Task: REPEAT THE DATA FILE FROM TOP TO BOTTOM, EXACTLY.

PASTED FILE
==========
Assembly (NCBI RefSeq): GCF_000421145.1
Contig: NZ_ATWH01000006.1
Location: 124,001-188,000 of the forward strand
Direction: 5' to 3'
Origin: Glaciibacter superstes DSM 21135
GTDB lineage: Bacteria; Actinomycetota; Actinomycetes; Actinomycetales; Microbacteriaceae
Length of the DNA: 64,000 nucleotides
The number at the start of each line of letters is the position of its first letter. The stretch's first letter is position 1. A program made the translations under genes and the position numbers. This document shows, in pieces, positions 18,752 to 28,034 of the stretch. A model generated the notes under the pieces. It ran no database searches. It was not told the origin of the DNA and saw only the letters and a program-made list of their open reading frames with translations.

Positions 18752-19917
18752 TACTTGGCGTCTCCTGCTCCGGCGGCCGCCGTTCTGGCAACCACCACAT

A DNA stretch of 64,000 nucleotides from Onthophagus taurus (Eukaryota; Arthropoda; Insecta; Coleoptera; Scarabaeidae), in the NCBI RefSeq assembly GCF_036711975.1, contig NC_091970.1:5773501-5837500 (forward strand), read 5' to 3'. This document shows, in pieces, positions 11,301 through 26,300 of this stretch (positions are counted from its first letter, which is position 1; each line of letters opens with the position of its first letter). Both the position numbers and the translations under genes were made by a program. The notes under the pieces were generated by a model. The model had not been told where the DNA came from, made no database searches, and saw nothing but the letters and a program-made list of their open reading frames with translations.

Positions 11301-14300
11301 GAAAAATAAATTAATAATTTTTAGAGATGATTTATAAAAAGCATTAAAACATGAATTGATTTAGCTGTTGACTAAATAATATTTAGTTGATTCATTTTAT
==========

Assembly (NCBI RefSeq): GCF_000421145.1
Contig: NZ_ATWH01000006.1
Location: 124,001-188,000 of the forward strand
Direction: 5' to 3'
Origin: Glaciibacter superstes DSM 21135
GTDB lineage: Bacteria; Actinomycetota; Actinomycetes; Actinomycetales; Microbacteriaceae
Length of the DNA: 64,000 nucleotides
The number at the start of each line of letters is the position of its first letter. The stretch's first letter is position 1. A program made the translations under genes and the position numbers. This document shows, in pieces, positions 18,752 to 28,034 of the stretch. A model generated the notes under the pieces. It ran no database searches. It was not told the origin of the DNA and saw only the letters and a program-made list of their open reading frames with translations.

Positions 18752-19917
18752 TACTTGGCGTCTCCTGCTCCGGCGGCCGCCGTTCTGGCAACCACCACAT

A DNA stretch of 64,000 nucleotides from Onthophagus taurus (Eukaryota; Arthropoda; Insecta; Coleoptera; Scarabaeidae), in the NCBI RefSeq assembly GCF_036711975.1, contig NC_091970.1:5773501-5837500 (forward strand), read 5' to 3'. This document shows, in pieces, positions 11,301 through 26,300 of this stretch (positions are counted from its first letter, which is position 1; each line of letters opens with the position of its first letter). Both the position numbers and the translations under genes were made by a program. The notes under the pieces were generated by a model. The model had not been told where the DNA came from, made no database searches, and saw nothing but the letters and a program-made list of their open reading frames with translations.

Positions 11301-14300
11301 GAAAAATAAATTAATAATTTTTAGAGATGATTTATAAAAAGCATTAAAACATGAATTGATTTAGCTGTTGACTAAATAATATTTAGTTGATTCATTTTAT